To many skiers, backcountry skiing sounds intimidating. Going to seldom-visited areas, dodging avalanches, skiing between cliffs and dangerous terrains sounds like quite the daredevil activity, but reality is different in most ways. Backcountry skiing is what you want it to be. It can be a safe and enjoyable activity . Beginners have a point though by saying this is all a bit confusing. What to start with? How to make this all look less overwhelming? This series of Backcountry-101 articles cover the different aspects of backcountry skiing as well as useful resources.
Another awesome resource is to read Confessions Of A Ski Bum's "Getting Into Backcountry Skiing" series.
The SkiUphill Team
Part One: The Skiing
So you’ve made the decision. You’re going to start backcounty skiing where everyday is a powder day and each picture will net you hundreds of likes on the ‘gram. Here’s the problem; you don’t really know what it’s all about. We hope you like hiking. Read More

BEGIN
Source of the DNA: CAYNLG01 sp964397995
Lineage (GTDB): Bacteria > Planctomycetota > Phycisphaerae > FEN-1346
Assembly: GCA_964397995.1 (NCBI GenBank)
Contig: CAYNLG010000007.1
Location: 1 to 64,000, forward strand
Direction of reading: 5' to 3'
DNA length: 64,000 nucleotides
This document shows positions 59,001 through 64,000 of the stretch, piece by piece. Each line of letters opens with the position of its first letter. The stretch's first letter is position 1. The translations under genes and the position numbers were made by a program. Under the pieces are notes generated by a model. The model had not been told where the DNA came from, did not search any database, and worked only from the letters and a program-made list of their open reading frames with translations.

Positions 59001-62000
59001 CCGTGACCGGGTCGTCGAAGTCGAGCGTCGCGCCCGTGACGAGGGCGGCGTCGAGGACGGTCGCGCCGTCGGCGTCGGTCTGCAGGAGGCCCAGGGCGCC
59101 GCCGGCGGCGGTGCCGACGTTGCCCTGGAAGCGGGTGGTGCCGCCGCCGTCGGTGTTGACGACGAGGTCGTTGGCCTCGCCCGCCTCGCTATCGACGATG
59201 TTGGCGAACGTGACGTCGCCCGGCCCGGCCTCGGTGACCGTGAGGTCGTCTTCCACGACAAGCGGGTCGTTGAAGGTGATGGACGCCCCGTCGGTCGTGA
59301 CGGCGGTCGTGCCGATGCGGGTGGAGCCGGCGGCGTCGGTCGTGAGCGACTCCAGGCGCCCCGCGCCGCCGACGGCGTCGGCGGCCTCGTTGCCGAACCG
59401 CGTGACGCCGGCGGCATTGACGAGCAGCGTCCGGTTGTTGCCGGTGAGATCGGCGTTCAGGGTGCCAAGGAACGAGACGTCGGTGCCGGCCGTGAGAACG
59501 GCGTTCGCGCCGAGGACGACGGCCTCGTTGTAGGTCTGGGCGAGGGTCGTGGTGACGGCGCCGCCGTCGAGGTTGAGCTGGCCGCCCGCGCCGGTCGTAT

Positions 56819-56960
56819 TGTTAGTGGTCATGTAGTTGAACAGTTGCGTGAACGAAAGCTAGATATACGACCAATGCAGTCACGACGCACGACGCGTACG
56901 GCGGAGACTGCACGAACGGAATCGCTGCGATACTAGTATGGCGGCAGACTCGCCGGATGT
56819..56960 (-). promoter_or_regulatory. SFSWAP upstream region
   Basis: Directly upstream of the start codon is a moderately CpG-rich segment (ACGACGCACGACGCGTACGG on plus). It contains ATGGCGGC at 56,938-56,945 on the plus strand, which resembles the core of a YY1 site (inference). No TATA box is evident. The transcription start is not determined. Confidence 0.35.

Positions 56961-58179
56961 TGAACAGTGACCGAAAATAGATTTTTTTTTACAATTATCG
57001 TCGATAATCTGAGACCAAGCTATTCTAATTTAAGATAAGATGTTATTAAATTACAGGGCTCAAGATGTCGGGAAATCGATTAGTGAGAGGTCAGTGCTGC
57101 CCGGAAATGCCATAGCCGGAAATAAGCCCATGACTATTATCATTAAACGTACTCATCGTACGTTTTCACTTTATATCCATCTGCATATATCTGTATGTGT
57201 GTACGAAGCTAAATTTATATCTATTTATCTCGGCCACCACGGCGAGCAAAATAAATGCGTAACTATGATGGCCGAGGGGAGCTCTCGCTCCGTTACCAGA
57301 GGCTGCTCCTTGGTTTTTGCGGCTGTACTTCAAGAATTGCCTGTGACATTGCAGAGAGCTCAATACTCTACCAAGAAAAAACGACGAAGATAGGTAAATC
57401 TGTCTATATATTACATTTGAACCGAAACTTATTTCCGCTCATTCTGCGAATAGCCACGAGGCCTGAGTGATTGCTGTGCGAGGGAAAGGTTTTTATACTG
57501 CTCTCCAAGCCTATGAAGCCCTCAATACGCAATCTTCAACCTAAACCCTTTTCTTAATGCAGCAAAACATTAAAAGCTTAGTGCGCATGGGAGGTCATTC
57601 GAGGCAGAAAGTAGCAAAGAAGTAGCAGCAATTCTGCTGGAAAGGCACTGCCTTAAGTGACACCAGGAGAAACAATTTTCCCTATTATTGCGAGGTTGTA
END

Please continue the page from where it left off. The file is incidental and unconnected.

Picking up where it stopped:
Part Two: Avalanche Training
Avalanche danger is one of those things that scare people off backcountry skiing or snowboarding the most. While it's impossible to eliminate completely the risk of avalanches, it is certainly possible to mitigate and reduce risks to acceptable levels to most skiers. Read More
Part Three: Follow The Weather
We all know that backcountry skiing can be dangerous so it’s a good idea to keep tabs on the weather to keep on top of what the snowpack is doing. Weather and snow stability are closely linked. As you gain more experience you’ll find it’s possible to roughly predict snow conditions just by checking the weather forecast. Read More
Part Four: The Gear
So you’re reading this series and thinking “I got this.” You want to get some gear and start going out. Walking into a gear shop can be overwhelming. The bright colours, terms like ‘flex profile’ and ‘80 degree cuff rotation’ are getting thrown around in excessive amounts. It’s overwhelming. Good thing we’re here to help. Step one is to be honest with yourself in your skiing abilities and what you plan to do. Read More
Part Five: Getting Out There
We’ve talked about how to improve your skiing game to ski in backcountry terrain (Part 1), how to equip yourself with the knowledge for safe travel in Avalanch Safety Training (AST 1) in Part 2, to follow the weather and conditions (part 3) and last week we tried to make backcountry equipment less confusing. Well we are at the point of putting it all together and getting out on the slopes. Read More